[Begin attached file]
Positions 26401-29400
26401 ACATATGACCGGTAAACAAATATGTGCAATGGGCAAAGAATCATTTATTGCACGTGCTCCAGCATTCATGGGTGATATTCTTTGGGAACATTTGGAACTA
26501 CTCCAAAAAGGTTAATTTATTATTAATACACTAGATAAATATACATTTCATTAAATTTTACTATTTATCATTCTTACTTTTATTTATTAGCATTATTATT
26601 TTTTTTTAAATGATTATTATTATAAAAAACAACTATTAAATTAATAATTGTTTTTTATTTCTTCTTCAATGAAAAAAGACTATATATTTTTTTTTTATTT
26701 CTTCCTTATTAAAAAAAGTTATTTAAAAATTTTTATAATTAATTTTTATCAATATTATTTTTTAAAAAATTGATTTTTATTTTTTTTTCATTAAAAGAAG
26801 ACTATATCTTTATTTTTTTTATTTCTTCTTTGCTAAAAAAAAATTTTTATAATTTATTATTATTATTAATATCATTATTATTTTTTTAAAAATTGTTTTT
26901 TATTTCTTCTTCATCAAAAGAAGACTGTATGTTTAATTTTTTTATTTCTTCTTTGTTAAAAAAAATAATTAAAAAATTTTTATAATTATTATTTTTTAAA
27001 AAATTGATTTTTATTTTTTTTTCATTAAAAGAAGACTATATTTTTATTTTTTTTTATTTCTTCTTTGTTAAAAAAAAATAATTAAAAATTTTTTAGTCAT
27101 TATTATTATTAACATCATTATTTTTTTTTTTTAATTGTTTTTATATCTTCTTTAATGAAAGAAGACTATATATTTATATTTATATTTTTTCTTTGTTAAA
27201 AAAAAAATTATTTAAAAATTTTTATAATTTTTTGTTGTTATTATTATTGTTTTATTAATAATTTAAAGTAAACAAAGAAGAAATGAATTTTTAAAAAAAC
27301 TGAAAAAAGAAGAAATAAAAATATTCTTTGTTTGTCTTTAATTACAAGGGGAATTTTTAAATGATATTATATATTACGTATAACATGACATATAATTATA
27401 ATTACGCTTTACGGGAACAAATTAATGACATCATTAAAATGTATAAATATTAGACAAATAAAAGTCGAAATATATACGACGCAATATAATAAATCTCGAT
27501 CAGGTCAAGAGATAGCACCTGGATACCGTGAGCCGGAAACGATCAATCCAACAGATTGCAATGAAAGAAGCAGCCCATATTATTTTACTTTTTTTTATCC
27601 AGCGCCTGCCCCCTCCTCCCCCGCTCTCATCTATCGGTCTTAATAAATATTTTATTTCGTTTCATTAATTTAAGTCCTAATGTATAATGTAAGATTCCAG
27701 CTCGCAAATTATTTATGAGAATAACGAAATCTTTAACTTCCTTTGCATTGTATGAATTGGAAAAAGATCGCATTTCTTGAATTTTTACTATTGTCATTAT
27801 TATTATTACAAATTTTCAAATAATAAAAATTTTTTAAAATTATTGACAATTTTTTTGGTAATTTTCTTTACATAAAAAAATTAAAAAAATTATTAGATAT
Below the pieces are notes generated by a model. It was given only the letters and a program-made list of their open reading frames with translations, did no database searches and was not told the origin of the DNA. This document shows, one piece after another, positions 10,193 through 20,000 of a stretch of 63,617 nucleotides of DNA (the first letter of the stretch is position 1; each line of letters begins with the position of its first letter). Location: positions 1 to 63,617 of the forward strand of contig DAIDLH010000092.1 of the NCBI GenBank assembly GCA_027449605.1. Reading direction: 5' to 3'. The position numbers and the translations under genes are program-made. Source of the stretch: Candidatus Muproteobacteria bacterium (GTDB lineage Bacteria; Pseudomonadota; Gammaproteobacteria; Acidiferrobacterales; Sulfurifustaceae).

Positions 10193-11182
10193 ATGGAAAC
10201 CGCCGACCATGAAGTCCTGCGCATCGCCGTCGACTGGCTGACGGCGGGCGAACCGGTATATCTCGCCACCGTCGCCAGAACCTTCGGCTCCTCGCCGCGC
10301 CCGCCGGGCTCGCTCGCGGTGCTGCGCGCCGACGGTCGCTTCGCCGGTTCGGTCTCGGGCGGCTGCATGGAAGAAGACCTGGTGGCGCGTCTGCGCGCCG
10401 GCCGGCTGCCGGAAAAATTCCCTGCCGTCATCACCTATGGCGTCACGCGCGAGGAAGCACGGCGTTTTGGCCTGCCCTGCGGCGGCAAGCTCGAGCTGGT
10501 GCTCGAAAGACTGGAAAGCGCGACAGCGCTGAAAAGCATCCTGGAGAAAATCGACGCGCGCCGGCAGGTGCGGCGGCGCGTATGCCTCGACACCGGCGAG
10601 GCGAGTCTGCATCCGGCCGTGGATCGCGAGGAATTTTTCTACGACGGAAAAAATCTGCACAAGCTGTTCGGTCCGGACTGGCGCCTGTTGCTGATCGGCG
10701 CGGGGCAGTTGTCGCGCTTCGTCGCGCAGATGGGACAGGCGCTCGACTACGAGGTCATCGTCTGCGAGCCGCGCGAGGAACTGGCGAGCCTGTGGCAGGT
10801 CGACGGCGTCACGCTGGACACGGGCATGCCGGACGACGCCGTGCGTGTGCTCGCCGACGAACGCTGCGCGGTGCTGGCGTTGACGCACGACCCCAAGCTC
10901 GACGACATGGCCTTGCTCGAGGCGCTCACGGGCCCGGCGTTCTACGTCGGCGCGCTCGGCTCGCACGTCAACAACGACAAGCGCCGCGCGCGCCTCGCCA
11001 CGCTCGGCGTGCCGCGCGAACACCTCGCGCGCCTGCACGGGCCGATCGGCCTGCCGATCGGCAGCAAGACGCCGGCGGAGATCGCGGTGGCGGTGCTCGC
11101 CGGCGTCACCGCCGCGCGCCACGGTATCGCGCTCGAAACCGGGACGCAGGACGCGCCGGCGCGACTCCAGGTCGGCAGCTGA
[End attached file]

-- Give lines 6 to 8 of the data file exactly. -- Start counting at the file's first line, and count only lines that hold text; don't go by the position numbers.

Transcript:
26801 ACTATATCTTTATTTTTTTTATTTCTTCTTTGCTAAAAAAAAATTTTTATAATTTATTATTATTATTAATATCATTATTATTTTTTTAAAAATTGTTTTT
26901 TATTTCTTCTTCATCAAAAGAAGACTGTATGTTTAATTTTTTTATTTCTTCTTTGTTAAAAAAAATAATTAAAAAATTTTTATAATTATTATTTTTTAAA
27001 AAATTGATTTTTATTTTTTTTTCATTAAAAGAAGACTATATTTTTATTTTTTTTTATTTCTTCTTTGTTAAAAAAAAATAATTAAAAATTTTTTAGTCAT